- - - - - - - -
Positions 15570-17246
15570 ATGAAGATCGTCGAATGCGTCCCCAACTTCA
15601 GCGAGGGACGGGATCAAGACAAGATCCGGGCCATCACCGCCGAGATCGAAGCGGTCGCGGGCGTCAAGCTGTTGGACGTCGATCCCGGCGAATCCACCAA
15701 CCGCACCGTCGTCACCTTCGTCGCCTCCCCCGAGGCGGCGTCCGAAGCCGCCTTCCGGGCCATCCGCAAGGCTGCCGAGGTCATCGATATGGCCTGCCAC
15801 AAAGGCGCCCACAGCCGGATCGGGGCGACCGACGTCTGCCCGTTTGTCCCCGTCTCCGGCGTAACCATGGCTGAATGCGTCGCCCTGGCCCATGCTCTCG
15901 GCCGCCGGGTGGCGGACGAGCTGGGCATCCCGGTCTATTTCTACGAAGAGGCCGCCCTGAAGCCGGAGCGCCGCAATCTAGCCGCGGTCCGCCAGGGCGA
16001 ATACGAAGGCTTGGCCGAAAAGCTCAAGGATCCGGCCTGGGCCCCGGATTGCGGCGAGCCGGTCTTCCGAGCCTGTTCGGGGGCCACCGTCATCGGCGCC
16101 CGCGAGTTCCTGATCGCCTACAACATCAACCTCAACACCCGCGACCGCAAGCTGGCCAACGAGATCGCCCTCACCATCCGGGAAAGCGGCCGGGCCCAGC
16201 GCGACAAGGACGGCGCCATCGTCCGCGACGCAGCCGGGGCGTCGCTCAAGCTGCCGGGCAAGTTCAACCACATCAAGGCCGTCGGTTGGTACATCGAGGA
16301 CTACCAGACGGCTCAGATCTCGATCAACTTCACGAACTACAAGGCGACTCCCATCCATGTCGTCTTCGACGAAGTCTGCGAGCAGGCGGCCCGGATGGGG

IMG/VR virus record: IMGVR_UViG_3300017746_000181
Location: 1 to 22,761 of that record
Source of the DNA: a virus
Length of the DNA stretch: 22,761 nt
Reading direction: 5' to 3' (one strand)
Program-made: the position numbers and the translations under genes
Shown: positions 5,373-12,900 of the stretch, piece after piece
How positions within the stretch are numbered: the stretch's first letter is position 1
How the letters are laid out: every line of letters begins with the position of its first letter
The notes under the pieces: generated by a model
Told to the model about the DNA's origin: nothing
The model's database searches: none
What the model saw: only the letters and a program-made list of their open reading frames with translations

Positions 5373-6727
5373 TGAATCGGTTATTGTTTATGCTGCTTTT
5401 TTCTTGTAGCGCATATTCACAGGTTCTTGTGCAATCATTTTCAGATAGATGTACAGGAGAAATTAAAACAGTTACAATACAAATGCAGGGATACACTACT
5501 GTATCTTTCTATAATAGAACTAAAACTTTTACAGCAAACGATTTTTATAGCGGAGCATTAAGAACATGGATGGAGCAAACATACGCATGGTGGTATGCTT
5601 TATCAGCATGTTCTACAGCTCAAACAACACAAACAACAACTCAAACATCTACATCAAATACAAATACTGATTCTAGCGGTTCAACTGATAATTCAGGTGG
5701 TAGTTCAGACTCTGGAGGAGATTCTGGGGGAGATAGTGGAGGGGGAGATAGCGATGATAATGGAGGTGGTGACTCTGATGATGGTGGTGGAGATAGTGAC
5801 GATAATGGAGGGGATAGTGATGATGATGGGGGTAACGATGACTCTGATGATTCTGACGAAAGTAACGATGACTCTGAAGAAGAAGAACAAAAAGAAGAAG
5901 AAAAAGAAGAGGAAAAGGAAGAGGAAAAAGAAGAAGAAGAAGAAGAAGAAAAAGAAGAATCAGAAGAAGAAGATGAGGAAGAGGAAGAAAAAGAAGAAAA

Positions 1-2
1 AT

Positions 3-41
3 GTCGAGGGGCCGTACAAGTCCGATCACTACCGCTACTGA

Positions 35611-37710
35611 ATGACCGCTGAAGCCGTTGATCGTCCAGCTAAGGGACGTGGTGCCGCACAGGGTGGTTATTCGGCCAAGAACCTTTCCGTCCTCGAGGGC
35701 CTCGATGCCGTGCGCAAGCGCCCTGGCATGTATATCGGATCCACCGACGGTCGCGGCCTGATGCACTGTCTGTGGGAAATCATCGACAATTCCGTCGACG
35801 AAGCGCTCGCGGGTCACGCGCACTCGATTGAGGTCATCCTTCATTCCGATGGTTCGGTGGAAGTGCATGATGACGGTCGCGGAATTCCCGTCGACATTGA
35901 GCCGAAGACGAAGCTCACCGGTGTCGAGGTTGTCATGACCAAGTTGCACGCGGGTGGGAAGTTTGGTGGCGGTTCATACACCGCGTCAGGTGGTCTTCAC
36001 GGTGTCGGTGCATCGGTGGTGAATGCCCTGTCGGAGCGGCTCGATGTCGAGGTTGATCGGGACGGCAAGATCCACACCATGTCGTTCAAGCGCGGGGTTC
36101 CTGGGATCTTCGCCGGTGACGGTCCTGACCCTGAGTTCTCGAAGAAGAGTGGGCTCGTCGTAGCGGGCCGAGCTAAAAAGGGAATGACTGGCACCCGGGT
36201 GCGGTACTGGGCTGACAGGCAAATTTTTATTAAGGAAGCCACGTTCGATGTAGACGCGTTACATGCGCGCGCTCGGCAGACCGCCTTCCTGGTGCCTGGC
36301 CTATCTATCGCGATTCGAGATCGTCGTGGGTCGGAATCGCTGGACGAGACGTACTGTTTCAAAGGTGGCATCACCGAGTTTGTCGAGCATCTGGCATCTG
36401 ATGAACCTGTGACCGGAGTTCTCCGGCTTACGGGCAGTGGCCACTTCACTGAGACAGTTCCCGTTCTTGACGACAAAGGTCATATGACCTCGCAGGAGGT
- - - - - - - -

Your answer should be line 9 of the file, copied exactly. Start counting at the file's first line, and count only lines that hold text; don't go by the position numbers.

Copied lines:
16201 GCGACAAGGACGGCGCCATCGTCCGCGACGCAGCCGGGGCGTCGCTCAAGCTGCCGGGCAAGTTCAACCACATCAAGGCCGTCGGTTGGTACATCGAGGA